Now Disney is ratcheting up the streaming releases of brand new movies too.
Hamilton’s accelerated streaming release follows Artemis Fowl, a sci-fi fantasy based on a popular series of young-adult books, which began streaming on Disney Plus in the middle of June. It was the first theatrical film that has been reimagined as a streaming exclusive to cope with coronavirus lockdowns. It had been scheduled to hit theaters May 29, but instead the company decided to release it as a Disney Plus original film.
And Disney Plus will soon be the home of Beyonce’s next visual album. On Sunday, Disney and Beyonce Knowles-Carter — who played Nala in Disney’s 2019 remake of The Lion King — said her musical film Black Is King would be released exclusively on Disney Plus on July 31. Based on last year’s “soundtrack” album The Gift, it’s a reimagining of the lessons of The Lion King “for today’s young kings and queens in search of their own crowns,” the company said.
The visual album “honors the voyages of Black families, throughout time … in a tale about a young king’s transcendent journey through betrayal, love and self-identity. His ancestors help guide him toward his destiny, and with his father’s teachings and guidance from his childhood love, he earns the virtues needed to reclaim his home and throne.”
Disney Plus is also plugging some of its upcoming movie availability dates on Fridays as “Summer Movie Nights.” That includes previously announced releases, like Hamilton coming this Friday, but it also includes some X-Men films arriving in the weeks and months to come — a benefit of Disney’s takeover of Fox. The streaming service will be getting 2000’s X-Men, which kicked off the franchise, as well as 2013’s The Wolverine, 2014’s X-Men: Days of Future Past and 2016’s X-Men: Apocalypse. (CNET has an article rounding up the major Disney Plus TV and film release dates.)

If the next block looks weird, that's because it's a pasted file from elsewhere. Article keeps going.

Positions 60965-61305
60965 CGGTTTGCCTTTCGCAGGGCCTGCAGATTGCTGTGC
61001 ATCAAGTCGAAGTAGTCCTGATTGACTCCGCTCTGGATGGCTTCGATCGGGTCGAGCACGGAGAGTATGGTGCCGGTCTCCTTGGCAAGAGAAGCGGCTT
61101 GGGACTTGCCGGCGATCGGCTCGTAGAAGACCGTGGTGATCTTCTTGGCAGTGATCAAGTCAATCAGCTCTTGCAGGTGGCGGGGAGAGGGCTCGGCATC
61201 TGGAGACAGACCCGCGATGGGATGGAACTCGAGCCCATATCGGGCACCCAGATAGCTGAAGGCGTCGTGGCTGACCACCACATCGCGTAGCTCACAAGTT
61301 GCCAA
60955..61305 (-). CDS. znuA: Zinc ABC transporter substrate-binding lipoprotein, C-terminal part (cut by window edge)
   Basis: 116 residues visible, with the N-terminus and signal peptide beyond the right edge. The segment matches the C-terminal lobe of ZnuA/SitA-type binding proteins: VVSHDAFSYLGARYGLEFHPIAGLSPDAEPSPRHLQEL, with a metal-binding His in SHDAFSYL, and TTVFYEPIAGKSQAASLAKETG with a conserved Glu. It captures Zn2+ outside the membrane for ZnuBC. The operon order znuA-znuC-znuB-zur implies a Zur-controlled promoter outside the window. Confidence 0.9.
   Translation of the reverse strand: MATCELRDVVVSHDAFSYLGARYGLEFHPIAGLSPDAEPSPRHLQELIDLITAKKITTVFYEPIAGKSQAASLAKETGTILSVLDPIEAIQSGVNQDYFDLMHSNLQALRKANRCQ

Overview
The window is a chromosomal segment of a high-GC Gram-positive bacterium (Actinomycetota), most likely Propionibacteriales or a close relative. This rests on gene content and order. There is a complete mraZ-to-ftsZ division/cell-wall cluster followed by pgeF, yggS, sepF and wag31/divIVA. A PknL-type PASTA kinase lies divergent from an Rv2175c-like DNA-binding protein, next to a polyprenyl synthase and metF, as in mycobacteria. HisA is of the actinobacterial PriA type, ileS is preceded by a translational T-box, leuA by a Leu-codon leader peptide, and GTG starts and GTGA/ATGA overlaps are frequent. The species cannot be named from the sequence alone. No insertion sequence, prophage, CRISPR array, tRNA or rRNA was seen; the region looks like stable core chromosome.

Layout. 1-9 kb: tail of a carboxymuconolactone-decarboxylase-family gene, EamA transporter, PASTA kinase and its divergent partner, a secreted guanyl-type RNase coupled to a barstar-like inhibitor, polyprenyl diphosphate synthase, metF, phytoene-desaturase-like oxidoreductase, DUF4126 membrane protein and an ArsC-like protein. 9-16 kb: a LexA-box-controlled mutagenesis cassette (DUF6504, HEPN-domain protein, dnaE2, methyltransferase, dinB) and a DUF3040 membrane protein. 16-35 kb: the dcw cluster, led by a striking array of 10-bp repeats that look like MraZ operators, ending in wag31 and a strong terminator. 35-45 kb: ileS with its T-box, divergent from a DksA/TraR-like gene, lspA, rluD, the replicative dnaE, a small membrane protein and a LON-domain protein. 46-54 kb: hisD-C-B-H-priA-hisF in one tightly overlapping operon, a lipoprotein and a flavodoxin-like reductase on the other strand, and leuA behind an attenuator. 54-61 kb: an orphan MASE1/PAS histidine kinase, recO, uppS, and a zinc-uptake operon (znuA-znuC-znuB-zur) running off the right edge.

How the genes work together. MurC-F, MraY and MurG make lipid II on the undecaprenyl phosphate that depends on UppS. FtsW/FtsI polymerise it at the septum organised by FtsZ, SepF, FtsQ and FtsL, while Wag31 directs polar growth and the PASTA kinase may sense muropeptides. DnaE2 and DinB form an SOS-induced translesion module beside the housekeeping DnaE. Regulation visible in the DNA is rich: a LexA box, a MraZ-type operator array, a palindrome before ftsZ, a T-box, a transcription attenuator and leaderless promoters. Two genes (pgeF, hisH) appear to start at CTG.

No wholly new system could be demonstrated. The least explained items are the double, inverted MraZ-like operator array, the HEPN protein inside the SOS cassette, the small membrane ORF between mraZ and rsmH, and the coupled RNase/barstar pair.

But don’t get your hopes up that new Marvel movies or the live-action Mulan will reach Disney Plus this year. Generally, Disney isn’t risking any of its mega-budget potential blockbusters with a streaming-only release yet. Disney CEO Bob Chapek said the company is evaluating each movie on a case by case basis and may need to modify its plans if theaters remain closed — or if theaters reopen too narrowly for a theatrical release to make enough money.